Africa

Low-cost airline Fly Africa takes to the skies against Air Zimbabwe

Ray Ndlovu

Low-cost airline Fly Africa opens one route in September and looks into more, which may upset Air Zimbabwe's popular Harare-Bulawayo route.

Saddled with debt of more than $100-million, Air Zimbabwe has in recent years been facing severe operational problems that have seen it stop and start its operations. (Zimphoto)

National carrier Air Zimbabwe faces competition from low-cost airline Fly Africa, which launched its maiden flight between Victoria Falls and Johannesburg on Wednesday.

It plans to enter the domestic market, which has produced a steady flow of cash for the ailing Air Zimbabwe for more than three decades. The newcomer, which charges a $100 return fare between the resort town and South Africa’s economic hub, wants to roll out more routes into South Africa, as well as domestic flights. This may unsettle Air Zimbabwe’s popular Harare-Bulawayo route.

“We are happy with the way everything is going. We want to demystify the myth on flying,” said Chakanyuka Karase, the country chairperson for Fly Africa. Karase said flights between Harare and Johannesburg, among other routes, will begin in September.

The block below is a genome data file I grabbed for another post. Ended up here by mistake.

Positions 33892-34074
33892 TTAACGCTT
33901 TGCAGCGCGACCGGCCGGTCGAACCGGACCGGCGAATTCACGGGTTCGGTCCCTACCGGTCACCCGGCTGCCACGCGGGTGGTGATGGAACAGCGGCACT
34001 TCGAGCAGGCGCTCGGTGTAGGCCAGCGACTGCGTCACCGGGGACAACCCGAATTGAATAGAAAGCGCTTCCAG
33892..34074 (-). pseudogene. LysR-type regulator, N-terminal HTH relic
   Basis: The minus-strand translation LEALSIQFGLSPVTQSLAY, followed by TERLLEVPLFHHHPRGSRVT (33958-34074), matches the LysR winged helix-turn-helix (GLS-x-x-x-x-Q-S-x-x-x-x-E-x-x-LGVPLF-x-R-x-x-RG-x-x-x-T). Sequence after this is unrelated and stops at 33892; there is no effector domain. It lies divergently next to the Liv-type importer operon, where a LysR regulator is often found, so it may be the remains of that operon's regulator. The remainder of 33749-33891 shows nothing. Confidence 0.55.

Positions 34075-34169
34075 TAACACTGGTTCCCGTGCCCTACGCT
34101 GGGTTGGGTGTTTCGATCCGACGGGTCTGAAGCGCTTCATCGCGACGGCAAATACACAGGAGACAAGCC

Economic observers said the entry of a low-cost airliner was necessary to shake up Air Zimbabwe’s lethargy. Eric Bloch, a senior partner at H&E Bloch consultancy, said Air Zimbabwe has to rethink its strategy.

“It will necessitate that Air Zimbabwe reduces its fares in order to remain competitive, because of the pricing of Fly Africa,” said Bloch.

Only Air Zimbabwe is currently servicing the domestic route. The airline is battling to secure a piece of the market share in the region, which is dominated by South African Airways, South African Airlink and British Airways.

Saddled with debt of more than $100-million, Air Zimbabwe has in recent years been facing severe operational problems that have seen it stop and start its operations.

Several regional and international airlines such as Emirates and Air Namibia have made a return to Harare after leaving the country due to concerns of a deteriorating economic and political environment.


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